Dawoodi Bohra women write to PM Modi against the Female Genital Mutilation practiceSociety 

Dawoodi Bohra women write to PM Modi against the Female Genital Mutilation practice

New Delhi: Several women from Dawoodi Bohra community, a Shia Muslim sect took up their arms against the illegal old practice of Female Genital Mutilation within the community. They have urged PM Modi to issue a statement that Female Genital Mutilation (also known as FGM, khatna or female genital cutting) is illegal in India.

Women of the Bohra community have written a letter to PM Modi asking the central government to issue an advisory to at least the state governments and asked government to declare the circumcision an offense under IPC and POSCO.


We Speak Out, an online campaign against the FGM has already taken up this issue with the Ministry of Women and Child Development, which had earlier promised that this practice in the country will be banned, but the promise of the Ministry is yet to be fulfilled.

“FGM is a form of sexual violence that has deep emotional, sexual and physical consequences, with many of the consequences continuing throughout an adult woman’s life. It is time to end this harmful practice that causes pain and suffering to women and girls,” the letter states.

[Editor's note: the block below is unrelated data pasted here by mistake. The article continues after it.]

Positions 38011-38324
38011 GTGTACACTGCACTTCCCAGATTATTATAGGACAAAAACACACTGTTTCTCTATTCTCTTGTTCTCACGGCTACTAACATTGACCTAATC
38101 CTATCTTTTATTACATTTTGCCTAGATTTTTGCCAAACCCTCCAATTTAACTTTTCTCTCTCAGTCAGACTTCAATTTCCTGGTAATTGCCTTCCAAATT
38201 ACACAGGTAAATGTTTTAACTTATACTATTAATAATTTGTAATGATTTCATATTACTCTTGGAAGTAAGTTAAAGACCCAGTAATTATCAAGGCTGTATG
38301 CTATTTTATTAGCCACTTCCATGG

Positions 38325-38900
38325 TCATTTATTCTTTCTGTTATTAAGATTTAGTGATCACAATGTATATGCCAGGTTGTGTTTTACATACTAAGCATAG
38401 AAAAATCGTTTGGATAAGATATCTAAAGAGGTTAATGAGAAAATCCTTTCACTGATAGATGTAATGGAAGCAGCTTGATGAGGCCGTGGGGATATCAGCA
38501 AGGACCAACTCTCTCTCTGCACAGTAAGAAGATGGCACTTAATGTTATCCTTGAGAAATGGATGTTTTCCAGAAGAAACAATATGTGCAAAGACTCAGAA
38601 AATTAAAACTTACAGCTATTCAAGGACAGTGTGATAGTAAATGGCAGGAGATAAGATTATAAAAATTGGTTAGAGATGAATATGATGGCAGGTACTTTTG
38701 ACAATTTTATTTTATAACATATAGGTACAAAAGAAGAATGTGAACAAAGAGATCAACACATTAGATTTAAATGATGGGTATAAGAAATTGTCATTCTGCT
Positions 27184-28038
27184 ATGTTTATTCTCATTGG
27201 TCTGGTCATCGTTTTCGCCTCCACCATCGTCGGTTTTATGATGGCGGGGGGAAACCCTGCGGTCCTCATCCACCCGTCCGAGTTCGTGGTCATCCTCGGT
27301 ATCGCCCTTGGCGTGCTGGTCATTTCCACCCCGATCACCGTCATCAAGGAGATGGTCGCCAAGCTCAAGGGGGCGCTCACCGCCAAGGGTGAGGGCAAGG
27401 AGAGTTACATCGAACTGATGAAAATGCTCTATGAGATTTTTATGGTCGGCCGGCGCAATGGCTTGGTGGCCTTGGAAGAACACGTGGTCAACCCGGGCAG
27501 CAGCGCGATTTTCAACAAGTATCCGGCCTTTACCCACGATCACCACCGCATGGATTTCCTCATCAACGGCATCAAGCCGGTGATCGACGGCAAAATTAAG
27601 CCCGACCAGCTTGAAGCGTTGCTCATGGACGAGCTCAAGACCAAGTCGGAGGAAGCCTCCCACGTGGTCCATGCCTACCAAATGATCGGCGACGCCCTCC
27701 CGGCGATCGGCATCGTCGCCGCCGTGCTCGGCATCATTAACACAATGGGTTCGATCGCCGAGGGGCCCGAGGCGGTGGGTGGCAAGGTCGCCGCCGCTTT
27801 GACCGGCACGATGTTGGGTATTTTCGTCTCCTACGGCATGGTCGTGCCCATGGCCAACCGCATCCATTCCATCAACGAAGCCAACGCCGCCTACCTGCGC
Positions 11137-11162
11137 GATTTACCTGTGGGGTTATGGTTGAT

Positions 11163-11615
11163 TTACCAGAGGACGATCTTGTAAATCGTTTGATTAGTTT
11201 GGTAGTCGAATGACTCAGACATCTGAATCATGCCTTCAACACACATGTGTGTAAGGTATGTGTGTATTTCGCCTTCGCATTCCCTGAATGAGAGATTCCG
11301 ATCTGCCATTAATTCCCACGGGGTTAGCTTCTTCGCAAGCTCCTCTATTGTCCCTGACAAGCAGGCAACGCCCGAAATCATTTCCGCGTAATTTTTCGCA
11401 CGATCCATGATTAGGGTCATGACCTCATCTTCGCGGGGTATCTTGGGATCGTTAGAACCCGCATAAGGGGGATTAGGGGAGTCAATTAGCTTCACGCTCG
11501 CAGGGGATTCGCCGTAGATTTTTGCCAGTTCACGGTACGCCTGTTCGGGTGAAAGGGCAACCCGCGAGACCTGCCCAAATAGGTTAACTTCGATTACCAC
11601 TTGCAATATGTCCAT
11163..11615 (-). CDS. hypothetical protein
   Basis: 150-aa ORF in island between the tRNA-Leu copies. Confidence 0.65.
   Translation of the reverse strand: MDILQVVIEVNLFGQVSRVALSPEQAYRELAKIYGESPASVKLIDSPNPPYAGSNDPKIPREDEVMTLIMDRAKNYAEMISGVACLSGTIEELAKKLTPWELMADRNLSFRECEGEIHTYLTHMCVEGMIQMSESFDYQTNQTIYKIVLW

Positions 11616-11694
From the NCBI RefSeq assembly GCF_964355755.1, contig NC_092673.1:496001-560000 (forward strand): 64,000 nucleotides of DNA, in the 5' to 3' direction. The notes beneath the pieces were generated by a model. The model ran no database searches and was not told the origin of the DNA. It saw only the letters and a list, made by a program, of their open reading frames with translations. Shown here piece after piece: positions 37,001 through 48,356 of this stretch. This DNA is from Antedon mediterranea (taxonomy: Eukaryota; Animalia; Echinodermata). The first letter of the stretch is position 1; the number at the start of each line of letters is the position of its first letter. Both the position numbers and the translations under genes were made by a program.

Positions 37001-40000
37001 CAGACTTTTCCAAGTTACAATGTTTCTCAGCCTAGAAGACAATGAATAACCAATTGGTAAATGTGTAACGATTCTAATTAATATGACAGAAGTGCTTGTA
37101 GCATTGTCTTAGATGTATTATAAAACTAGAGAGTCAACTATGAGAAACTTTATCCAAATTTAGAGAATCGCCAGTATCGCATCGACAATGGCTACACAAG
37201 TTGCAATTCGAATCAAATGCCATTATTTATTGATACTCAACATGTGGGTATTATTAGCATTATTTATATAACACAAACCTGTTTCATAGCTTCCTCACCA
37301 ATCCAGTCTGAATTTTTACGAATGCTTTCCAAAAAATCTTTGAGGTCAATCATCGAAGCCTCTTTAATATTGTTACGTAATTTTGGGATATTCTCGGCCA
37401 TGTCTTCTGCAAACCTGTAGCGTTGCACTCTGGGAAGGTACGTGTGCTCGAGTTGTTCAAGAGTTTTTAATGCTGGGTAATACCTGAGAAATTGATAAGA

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Masooma Ranalvi, a Delhi-based publisher and one of the women at the forefront of the movement said, “We request the PM to issue a statement to all concerned, especially the leaders of the community who protect and promote this tradition, stating that FGM/khatna is illegal so that it comes to an end”.

The Dawoodi Bohras are a two-million strong business community and they reside mostly in western cities including Mumbai.


FGM is banned in 24 African countries. Many western countries, including the United Kingdom and the US have also outlawed the practice. In December 2012, the UN General Assembly adopted a unanimous resolution to eliminate the practice.

In India, it is only recently that women from the community have started speaking up against the custom. Later on, non-Bohras also joined the campaign. But, except for the National Commission for Women that has backed the campaign; the government has mostly remained silent.